Engines of Our Ingenuity
No. 1370:
ANNO DOMINI 1370

by John H. Lienhard

Click here for audio of Episode 1370.

Today, the story behind an arbitrary date. The University of Houston's College of Engineering presents this series about the machines that make our civilization run, and the people whose ingenuity created them.

"I'm off to write Episode 1370," I remark. "Oh, what happened in 1370 AD?" comes the reply. Now there's an idea. Match a date to the episode number and see what was going on in Europe then.

The Hundred Years War was grinding along. Steel crossbows were just coming into use. Jan van Eyck's older brother Hubert was born that year, and Gregory XI became Pope. No great Earth-shakers there, but history is not just a chronicle of Earth-shaking events. History assumes its form within arrays of small events.

Twenty-three years earlier, rats had left a ship from the Orient and scurried into the streets of Genoa carrying the disease yersinias pestis, better known as The Plague. By 1370 over a third of Europe's people were dead and society was redefining itself. The mechanical clock was invented around the beginning of the century.

The first public clocks were made just before The Plague and, by 1370, they were in wide use. The clock became the icon of post-Plague years. Labor was expensive in a depopulated world. And time, like money, was now something to be measured and managed. The new clocks drove a new exactitude. They answered the question, "how long?" and then led to other questions -- "How much?" "How far?" "How heavy?" "How hot?" Mechanical clocks were the first step toward a new science based on measurement. No one clock was Earth-shaking, but clockwork was on the way to shaking the earth.

The year 1370 looks like a hiatus, an era of small events. But it was a time of ferment. Steel crossbows were small items in a big arms race. Out of that race, firearms emerged as medieval Europe's nuclear warhead. Hubert van Eyck's brother, Jan, would soon establish the art of oil painting. In the generation before 1370, education took a leap forward. Universities were founded at Pisa, Grenoble, Prague, and Vienna. Universities soon followed at Heidelberg and Cologne.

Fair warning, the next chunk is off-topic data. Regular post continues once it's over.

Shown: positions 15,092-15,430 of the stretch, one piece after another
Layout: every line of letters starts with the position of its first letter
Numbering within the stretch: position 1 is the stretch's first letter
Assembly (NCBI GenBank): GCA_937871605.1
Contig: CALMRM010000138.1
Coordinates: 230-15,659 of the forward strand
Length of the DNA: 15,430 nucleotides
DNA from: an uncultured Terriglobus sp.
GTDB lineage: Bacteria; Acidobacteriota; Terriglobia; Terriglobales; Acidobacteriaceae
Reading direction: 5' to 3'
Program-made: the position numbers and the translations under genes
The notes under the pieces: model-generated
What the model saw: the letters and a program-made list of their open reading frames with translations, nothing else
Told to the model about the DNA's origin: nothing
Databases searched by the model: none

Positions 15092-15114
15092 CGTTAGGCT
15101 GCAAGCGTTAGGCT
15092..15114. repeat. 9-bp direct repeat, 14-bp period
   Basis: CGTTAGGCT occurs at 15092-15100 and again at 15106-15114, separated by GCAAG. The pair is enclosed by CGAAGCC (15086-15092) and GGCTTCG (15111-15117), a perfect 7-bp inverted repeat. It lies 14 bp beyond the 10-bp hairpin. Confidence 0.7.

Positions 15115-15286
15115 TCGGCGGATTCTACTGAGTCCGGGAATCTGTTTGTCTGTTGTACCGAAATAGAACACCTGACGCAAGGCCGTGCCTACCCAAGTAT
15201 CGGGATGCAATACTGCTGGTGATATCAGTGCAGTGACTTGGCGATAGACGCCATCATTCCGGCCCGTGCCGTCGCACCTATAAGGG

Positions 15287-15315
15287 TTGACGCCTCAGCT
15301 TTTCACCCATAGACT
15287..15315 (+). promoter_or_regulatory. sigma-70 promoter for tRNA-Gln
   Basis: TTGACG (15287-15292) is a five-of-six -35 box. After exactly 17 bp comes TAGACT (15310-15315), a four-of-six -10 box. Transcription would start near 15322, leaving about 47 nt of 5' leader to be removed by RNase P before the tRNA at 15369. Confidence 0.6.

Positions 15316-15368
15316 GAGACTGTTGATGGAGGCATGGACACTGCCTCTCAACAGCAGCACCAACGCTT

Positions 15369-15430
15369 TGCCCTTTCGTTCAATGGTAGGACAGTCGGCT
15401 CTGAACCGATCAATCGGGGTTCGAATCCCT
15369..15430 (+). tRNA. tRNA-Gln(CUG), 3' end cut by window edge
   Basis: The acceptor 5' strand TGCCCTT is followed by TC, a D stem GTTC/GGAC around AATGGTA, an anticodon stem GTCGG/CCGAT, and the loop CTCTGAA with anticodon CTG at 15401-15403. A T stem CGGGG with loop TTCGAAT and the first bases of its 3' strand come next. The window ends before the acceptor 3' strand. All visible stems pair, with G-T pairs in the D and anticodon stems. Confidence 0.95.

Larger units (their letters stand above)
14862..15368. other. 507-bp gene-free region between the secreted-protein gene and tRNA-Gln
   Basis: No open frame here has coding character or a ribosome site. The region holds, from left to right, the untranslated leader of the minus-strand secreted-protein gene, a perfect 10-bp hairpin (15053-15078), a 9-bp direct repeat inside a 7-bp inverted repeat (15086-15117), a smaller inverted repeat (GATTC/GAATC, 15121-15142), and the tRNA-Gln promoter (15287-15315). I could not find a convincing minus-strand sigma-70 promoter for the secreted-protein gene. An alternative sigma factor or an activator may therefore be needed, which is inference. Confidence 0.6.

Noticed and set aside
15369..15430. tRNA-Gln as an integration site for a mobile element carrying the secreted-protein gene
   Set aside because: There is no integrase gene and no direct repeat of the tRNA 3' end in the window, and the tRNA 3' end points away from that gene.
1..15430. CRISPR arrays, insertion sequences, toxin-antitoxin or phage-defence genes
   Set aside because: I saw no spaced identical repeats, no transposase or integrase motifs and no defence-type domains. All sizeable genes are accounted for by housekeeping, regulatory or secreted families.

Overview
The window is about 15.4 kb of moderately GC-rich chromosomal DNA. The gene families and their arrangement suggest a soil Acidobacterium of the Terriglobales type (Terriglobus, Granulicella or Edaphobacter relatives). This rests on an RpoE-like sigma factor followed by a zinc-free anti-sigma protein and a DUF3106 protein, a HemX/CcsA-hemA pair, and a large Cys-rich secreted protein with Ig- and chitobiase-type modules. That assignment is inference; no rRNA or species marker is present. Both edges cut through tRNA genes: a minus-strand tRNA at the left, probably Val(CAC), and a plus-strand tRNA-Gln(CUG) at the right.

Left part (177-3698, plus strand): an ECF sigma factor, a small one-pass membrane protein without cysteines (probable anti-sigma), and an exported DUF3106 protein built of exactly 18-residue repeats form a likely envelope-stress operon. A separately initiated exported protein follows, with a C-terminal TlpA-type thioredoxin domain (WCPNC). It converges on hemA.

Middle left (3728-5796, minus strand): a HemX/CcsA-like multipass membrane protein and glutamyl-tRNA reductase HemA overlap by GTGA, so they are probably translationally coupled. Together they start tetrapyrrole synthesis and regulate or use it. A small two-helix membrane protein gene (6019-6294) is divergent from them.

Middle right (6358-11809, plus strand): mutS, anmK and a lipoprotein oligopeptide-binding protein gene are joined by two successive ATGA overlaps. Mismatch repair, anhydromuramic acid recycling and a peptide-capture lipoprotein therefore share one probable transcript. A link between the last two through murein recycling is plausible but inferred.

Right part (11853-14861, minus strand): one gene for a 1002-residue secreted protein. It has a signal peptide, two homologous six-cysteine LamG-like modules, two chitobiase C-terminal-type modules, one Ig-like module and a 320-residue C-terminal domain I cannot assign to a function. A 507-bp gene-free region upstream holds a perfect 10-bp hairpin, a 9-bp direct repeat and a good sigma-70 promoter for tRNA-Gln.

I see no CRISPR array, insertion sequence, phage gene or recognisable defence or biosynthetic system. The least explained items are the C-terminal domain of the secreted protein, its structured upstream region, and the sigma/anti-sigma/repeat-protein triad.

Kin to scientific measurement was musical notation. It'd reached a state approaching its modern precision by 1320. Now musical innovators like Dunstable, Machaut, and Landini had far more efficient means for manipulating their ideas on paper. Music was just about to begin another great evolutionary leap.

One of the most important events occurred just after our random date and it's a surprise. Playing cards displaced dice at medieval gaming tables. You'd think that'd be the most forgettable of new technologies, but cards posed an odd problem. Each card had to be identical to the next. Block printing was old, but now people focused on printing technique. It's no accident that Gutenberg figured out how to print a whole Bible with moveable metal type only 80 years after the first playing cards.

So what was afoot in 1370? Only minor things, only the little things, only the things that would alter life on Earth during the next century!

I'm John Lienhard, at the University of Houston, where we're interested in the way inventive minds work.

(Theme music)


For source material on the specific items mentioned in this episode, click on the underlined words to find episodes with reference material on the given topic. A good way to to see the lay of the land in AD 1370, or in any other year of interest, is to go to any of the full historical timelines available in your library.


The Engines of Our Ingenuity is Copyright © 1988-1998 by John H. Lienhard.

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